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The Terms that Bind


Accompanying nearly every item of electronic technology, whether it is software, database, or digital media device, is a document that dictates how that technology may be used. These documents, known more commonly as “terms of use” or “license agreements,” are contractually binding on both the provider and the consumer, even if that consumer is an academic institution and its constituents. A common misconception amongst users of electronic technology in an academic context is that these terms of use can be eschewed on grounds of educational fair use or academic freedom.

One example of such misconception is the use of Netflix subscriptions by academic libraries. Following the publication of an article in Library Trends detailing the workflow created at a community college library to manage a Netflix subscription, how the subscription was used as a tool for collection development, and the limitations of a subscription compared to library ownership of media, several libraries spoke out about their own experiences utilizing Netflix on an institutional basis. In response, several publications, including the Chronicle of Higher Education and American Libraries, reflected upon the legalities of this practice. The author of the Library Trends piece indicated that the library’s Netflix subscription complied with federal copyright law because teaching faculty were permitted to display legally obtained films in a face-to-face classroom situation. While her interpretation of copyright law is correct, whether or not the films were obtained “legally” is doubtful. Per the Netflix Terms of Use agreed to by any one subscribing to their service, “use of the Netflix service … is solely for your personal and non-commercial use.” This indicates that use of the Netflix service by an institution to circulate videos to their service population is a violation of these terms, which in essence is a breach of contract. Academic copyright expert and attorney Kevin Smith agrees. As quoted in the Chronicle, Smith states: “My personal opinion is that the risk of a contract problem makes it not worthwhile for us to have a program to lend discs that we borrow from Netflix.  It’s not a copyright issue. It’s an issue of the contract between the user and Netflix.”  Further, Netflix does not offer institutional subscriptions and “frowns upon” libraries loaning Netflix DVDs or video stream to faculty members to share with students.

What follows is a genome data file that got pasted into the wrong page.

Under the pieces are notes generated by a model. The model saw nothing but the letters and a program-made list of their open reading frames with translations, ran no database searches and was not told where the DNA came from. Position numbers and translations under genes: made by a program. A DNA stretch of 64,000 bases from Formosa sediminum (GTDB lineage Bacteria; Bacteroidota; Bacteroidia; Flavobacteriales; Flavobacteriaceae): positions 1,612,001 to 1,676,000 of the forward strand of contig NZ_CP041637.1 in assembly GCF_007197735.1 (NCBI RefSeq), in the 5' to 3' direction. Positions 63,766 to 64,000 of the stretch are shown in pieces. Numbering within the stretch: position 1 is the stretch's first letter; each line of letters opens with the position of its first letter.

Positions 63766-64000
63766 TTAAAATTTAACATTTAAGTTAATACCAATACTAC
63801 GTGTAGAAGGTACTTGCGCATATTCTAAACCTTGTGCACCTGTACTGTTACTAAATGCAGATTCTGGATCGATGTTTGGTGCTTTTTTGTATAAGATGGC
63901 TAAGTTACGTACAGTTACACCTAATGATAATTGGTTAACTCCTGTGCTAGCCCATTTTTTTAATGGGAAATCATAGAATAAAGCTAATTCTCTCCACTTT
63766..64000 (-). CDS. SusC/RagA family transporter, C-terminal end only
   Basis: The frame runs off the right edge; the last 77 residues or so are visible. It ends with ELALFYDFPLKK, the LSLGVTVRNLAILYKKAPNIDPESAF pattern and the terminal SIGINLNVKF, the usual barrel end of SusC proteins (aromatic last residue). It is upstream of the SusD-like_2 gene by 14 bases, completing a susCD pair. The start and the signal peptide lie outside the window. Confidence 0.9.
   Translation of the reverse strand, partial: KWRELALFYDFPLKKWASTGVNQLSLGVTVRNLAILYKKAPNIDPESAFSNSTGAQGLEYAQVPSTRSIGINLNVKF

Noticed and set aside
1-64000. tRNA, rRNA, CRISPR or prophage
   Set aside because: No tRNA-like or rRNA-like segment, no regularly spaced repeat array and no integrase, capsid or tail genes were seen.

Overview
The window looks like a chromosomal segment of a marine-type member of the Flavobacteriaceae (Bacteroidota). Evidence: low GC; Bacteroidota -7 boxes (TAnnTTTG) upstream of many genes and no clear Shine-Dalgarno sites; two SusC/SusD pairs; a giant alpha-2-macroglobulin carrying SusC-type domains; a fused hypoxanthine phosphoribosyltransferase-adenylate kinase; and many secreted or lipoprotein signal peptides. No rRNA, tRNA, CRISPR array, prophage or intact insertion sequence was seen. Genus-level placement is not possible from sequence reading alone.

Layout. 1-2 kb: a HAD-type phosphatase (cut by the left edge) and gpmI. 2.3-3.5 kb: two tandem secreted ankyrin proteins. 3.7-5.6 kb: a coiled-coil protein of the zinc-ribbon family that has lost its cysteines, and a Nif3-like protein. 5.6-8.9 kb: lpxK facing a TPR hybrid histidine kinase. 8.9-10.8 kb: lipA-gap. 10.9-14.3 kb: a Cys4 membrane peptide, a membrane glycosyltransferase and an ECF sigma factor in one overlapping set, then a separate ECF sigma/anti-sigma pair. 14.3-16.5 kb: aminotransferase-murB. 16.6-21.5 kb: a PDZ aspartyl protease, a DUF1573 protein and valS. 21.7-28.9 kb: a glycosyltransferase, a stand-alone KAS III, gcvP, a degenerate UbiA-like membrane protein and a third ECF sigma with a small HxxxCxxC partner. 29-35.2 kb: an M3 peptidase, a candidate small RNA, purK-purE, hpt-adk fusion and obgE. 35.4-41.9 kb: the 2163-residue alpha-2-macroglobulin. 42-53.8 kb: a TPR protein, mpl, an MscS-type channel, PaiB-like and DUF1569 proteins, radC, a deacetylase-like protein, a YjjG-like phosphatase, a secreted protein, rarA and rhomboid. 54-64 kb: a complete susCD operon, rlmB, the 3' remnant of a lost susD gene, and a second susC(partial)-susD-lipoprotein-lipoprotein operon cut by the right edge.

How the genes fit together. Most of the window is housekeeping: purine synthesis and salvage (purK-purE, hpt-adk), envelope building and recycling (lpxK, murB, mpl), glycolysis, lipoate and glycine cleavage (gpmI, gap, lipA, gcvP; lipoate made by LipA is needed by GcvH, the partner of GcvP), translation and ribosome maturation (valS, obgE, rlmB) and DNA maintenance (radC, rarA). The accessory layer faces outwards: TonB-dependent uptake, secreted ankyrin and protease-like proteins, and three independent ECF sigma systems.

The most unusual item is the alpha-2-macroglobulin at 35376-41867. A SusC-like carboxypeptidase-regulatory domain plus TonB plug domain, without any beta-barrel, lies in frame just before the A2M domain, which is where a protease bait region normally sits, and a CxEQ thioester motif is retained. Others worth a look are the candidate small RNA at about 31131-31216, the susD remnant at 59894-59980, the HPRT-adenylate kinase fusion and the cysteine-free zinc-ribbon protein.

Another common misunderstanding arises in the use of full text materials accessible through licensed databases. While libraries and universities strive to include the most liberal of usage terms when negotiating licenses for scholarly databases, oftentimes use is curtailed in the interest of access. Institutions are forced to not only pay high subscription costs but also bargain away certain uses in order to secure convenient and complete electronic access to full text scholarly journals for faculty and students. Yale University maintains an excellent web site dedicated to promoting the creation of agreements with publishers that assure access to knowledge. The site also provides links to many of the most common scholarly content publishers and hosts licenses. As an example of the challenge faced by libraries and academic institutions when trying to serve the needs of their community and at the same time comply with the legally binding terms of the publishers’ agreements, review the Terms and Conditions of Use of JSTOR. Paragraphs 2.1 and 2.2 specify the permitted and prohibited uses of content found on JSTOR. Pursuant to paragraph 2.1 “Authorized Users may search, view, reproduce, display, download, print, perform, and distribute Licensed Content” for a variety of purposes, including research activities and classroom instruction; however, such uses will be deemed in violation of the terms of the license should they appear to be any of the practices detailed in paragraph 2.2, such as the reproduction or distribution of content in bulk in course packs or electronic reserves. As stated previously, this reality is a reason why the academic community should champion open access.


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